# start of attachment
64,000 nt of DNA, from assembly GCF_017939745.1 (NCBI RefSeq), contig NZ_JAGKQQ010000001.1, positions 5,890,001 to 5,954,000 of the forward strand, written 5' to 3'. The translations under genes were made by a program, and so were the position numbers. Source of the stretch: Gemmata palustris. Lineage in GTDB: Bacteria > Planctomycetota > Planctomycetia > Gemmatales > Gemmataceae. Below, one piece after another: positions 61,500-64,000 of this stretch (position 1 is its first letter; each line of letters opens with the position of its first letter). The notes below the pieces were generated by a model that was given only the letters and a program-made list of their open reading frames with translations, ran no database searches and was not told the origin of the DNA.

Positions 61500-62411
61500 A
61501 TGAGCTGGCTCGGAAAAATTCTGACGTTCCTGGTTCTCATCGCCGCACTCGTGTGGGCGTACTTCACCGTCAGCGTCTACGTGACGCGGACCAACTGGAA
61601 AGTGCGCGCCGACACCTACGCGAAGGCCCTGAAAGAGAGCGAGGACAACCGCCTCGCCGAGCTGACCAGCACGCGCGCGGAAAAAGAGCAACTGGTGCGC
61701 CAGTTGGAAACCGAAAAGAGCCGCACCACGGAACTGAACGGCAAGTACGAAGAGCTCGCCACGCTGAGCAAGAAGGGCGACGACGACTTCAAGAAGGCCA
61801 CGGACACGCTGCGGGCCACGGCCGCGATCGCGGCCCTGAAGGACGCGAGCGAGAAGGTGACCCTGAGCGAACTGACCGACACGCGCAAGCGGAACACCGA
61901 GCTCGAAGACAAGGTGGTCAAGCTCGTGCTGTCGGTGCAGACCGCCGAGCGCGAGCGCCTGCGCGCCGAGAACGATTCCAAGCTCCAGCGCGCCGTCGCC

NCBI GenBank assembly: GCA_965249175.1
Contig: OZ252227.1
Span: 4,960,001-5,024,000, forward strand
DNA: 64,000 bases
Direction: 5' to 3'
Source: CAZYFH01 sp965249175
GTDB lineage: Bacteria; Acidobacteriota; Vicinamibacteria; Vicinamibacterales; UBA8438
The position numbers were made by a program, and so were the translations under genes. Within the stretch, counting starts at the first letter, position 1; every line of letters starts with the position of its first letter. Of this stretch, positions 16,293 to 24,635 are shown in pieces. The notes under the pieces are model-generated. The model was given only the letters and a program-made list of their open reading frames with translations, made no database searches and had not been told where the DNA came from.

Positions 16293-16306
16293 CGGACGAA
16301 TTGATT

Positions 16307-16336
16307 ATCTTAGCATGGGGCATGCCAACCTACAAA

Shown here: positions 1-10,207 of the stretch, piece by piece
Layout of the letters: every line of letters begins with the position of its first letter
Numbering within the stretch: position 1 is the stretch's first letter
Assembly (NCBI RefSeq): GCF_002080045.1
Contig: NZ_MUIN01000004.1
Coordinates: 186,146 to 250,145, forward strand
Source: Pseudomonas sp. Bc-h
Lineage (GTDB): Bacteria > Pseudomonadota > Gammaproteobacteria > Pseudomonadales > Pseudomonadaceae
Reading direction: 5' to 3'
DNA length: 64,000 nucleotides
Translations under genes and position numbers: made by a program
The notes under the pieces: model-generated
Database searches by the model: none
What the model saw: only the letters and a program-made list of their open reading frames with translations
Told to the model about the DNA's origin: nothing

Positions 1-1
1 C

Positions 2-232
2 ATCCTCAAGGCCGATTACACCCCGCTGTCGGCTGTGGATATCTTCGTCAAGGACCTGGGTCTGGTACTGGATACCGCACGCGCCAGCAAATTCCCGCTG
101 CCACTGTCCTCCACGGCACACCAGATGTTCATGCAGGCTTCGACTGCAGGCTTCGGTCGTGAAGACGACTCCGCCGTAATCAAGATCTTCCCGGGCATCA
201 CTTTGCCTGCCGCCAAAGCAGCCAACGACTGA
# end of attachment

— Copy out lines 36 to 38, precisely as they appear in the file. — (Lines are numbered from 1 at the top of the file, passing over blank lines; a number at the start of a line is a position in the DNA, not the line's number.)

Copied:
Told to the model about the DNA's origin: nothing

Positions 1-1
1 C